This is due to the fact that it’s high in glucomannan fibre. Coming from the root of the konjac plant that grows in Japan, China and Southeast Asia.
They’re also popular as a food when trying to lose weight, as the soluble fibre contents move through your digestive system slower, helping you keep fuller for longer.21
100g of shirataki konjac rice contains the following:22
Great paired with: Sweet and sour dishes
Another great substitute for rice is bulgur wheat! It’s pretty similar in appearance and grain size to couscous, bulgur wheat is a grain that has been steamed and toasted so it is already partially cooked – which is great if you’re looking for a quick fix!
100g of bulgur wheat contains the following:23
Great paired with: Salads
Many people get the two confused, but there is one significant difference between rice and orzo – orzo is technically a pasta made into a rice shape.
What makes it a better alternative to rice is the higher level of protein and fibre if you choose to use wholewheat orzo.
100g of orzo contains the following:24
With a chewy texture and a nutty flavour, farro is a great rice substitute if you’re looking to add a bit of bite to your dishes – and even enhance the flavour!
What’s more, farro is packed with protein which may help to keep you feeling fuller for longer throughout the day.
100g of farro contains the following:25
Great paired with: Soups
Looking for a low fat, low carb and low calorie alternative to rice?
Try using riced courgette.
The key to successfully using courgette as a low carb rice alternative is to spiralize it first, dry it out in the oven and then cut into rice sized chunks.
100g of farro contains the following:26
Great paired with: Feta and olives
With a slightly creamy, sticky texture, buckwheat is a great alternative to use for sticky rice. Being relatively low in calories, this is another swap if you’re trying to reduce your calorie intake.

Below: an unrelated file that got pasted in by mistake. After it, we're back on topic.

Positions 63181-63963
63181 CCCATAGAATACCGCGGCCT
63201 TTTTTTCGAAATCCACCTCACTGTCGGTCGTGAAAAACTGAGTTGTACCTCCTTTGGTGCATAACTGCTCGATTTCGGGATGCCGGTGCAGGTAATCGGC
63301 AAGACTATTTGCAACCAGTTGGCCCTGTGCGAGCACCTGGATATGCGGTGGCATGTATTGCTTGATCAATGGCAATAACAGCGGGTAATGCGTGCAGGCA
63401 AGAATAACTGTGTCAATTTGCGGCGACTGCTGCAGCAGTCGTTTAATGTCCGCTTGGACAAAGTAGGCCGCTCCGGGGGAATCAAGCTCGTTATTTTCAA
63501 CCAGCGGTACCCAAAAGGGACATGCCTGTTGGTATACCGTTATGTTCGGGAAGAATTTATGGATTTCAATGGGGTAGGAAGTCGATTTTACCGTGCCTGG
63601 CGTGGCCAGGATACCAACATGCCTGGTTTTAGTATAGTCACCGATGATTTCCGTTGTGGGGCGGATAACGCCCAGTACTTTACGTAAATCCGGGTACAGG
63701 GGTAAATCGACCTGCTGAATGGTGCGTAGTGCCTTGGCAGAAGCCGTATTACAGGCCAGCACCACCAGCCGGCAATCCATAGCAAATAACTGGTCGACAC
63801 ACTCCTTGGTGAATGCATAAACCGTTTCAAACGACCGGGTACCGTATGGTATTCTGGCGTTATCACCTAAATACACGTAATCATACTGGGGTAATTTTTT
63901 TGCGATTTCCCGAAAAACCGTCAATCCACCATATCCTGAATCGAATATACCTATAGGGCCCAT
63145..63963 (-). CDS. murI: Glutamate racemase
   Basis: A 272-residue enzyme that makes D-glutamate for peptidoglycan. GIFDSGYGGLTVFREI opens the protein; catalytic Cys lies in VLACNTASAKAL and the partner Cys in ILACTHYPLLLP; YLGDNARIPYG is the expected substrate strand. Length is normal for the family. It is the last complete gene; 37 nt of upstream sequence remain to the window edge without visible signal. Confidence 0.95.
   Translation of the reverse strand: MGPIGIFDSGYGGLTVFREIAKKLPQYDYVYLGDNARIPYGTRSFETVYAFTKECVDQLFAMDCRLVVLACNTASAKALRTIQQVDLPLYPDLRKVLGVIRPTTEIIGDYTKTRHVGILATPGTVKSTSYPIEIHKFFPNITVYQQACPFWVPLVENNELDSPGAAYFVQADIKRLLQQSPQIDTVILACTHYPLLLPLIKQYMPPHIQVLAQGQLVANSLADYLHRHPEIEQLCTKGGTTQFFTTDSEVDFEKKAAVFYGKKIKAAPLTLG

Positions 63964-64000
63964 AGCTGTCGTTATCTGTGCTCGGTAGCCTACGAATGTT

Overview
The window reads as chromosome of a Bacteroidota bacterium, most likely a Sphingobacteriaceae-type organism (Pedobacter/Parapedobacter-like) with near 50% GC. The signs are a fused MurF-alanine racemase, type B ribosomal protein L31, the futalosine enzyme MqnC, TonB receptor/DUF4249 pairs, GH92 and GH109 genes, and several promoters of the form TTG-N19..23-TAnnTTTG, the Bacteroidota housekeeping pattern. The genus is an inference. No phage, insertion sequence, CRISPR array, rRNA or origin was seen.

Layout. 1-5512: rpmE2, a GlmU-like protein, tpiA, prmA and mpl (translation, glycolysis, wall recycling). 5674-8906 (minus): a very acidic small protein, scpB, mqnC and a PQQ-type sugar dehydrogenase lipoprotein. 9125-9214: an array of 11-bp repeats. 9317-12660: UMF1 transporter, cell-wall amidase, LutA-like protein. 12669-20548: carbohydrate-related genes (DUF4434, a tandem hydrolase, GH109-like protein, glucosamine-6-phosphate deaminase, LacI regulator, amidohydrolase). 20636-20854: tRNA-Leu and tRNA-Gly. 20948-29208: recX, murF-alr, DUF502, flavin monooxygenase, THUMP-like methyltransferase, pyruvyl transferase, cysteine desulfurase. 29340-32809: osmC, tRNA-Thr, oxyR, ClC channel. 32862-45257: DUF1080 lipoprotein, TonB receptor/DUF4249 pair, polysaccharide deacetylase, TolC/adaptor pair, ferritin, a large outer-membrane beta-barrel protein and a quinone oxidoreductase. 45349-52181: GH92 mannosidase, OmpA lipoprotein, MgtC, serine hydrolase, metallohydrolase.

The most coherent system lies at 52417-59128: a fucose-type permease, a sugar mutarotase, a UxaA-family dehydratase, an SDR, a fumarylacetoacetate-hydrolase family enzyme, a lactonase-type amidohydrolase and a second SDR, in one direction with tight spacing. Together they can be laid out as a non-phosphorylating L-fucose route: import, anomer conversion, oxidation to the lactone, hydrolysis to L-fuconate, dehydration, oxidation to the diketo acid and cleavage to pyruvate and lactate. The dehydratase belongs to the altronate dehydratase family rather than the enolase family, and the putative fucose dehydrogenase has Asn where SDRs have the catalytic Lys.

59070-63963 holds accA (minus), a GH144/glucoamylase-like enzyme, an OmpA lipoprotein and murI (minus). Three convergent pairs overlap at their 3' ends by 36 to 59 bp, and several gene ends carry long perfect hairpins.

100g of buckwheat contains the following:27
If you’re on the keto diet, you might be wondering which of the above alternatives can be used without damaging your progress. Here’s some of the best keto rice alternatives:
If you’re not doing keto but you want to try and reduce your carb intake, don’t worry. There are a range of low carb rice alternatives for you to test out. Here are some more low carb rice alternatives from our list above:
Looking for specific swaps for some of your favourite meals? We can help with that. Whether you want to make a low carb paella or risotto, here’s what you could easily swap the rice for.
Unfortunately, it’s not always as simple as cutting out a certain food and seeing the scales go down.
That being said, when comparing white rice to brown rice for example, a study on middle-aged women suggested that those who repeatedly ate wholegrain foods weighed less than those who didn’t and those who didn’t were at risk of weight gain.28,29
We’ve highlighted the nutritional values of quinoa already, and it’s clear to see that it is a great source of fibre, protein, minerals and is relatively low in calories. Whereas white rice only has 0.4g of fibre per 100g and just 2.7g of protein.30
So while white rice may have been a staple in your food cupboard, if you’re trying to optimise your diet there are a range of tasty, healthy alternatives to rice for you to try instead. Happy cooking!
Last updated: 7 July 2021
Joined Holland & Barrett: Apr 2019
Masters Degree in Toxicology and BSc Hons in Medical Biochemistry
Bhupesh started his career as a Clinical Toxicologist for Public Health England, advising healthcare professionals all around the country on how to manage clinical cases of adverse exposure to supplements, pharmaceuticals, cosmetics, industrial chemicals and agricultural products.
After 7 years in this role and a further year working as a drug safety officer in the pharmaceutical industry, Bhupesh joined Holland & Barrett as a Senior Regulatory Affairs Associate in 2019.